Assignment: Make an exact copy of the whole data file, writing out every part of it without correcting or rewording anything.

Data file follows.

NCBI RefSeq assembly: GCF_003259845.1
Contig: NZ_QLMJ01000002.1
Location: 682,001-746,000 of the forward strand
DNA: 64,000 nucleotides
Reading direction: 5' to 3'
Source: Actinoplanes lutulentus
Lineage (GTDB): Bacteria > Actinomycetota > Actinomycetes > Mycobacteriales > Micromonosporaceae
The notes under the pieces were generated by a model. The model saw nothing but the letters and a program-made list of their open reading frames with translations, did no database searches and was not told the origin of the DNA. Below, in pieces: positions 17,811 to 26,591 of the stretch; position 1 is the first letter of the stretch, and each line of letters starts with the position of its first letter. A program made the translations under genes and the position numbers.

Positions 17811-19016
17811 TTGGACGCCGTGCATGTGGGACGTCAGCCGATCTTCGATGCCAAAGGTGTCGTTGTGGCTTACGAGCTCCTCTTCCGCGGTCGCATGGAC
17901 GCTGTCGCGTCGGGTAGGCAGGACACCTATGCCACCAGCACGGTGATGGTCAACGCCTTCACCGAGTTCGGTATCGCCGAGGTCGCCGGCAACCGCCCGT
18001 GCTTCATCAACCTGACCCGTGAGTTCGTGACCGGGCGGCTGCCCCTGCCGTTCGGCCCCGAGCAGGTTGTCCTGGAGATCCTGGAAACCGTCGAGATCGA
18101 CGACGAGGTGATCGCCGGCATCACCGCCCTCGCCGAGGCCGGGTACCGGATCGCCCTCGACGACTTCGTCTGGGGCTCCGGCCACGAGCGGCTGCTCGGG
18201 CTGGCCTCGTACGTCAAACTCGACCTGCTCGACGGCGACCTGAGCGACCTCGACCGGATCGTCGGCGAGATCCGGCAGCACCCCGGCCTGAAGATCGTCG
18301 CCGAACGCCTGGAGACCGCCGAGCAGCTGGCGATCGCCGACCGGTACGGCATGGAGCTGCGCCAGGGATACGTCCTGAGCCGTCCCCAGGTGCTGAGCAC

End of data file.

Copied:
NCBI RefSeq assembly: GCF_003259845.1
Contig: NZ_QLMJ01000002.1
Location: 682,001-746,000 of the forward strand
DNA: 64,000 nucleotides
Reading direction: 5' to 3'
Source: Actinoplanes lutulentus
Lineage (GTDB): Bacteria > Actinomycetota > Actinomycetes > Mycobacteriales > Micromonosporaceae
The notes under the pieces were generated by a model. The model saw nothing but the letters and a program-made list of their open reading frames with translations, did no database searches and was not told the origin of the DNA. Below, in pieces: positions 17,811 to 26,591 of the stretch; position 1 is the first letter of the stretch, and each line of letters starts with the position of its first letter. A program made the translations under genes and the position numbers.

Positions 17811-19016
17811 TTGGACGCCGTGCATGTGGGACGTCAGCCGATCTTCGATGCCAAAGGTGTCGTTGTGGCTTACGAGCTCCTCTTCCGCGGTCGCATGGAC
17901 GCTGTCGCGTCGGGTAGGCAGGACACCTATGCCACCAGCACGGTGATGGTCAACGCCTTCACCGAGTTCGGTATCGCCGAGGTCGCCGGCAACCGCCCGT
18001 GCTTCATCAACCTGACCCGTGAGTTCGTGACCGGGCGGCTGCCCCTGCCGTTCGGCCCCGAGCAGGTTGTCCTGGAGATCCTGGAAACCGTCGAGATCGA
18101 CGACGAGGTGATCGCCGGCATCACCGCCCTCGCCGAGGCCGGGTACCGGATCGCCCTCGACGACTTCGTCTGGGGCTCCGGCCACGAGCGGCTGCTCGGG
18201 CTGGCCTCGTACGTCAAACTCGACCTGCTCGACGGCGACCTGAGCGACCTCGACCGGATCGTCGGCGAGATCCGGCAGCACCCCGGCCTGAAGATCGTCG
18301 CCGAACGCCTGGAGACCGCCGAGCAGCTGGCGATCGCCGACCGGTACGGCATGGAGCTGCGCCAGGGATACGTCCTGAGCCGTCCCCAGGTGCTGAGCAC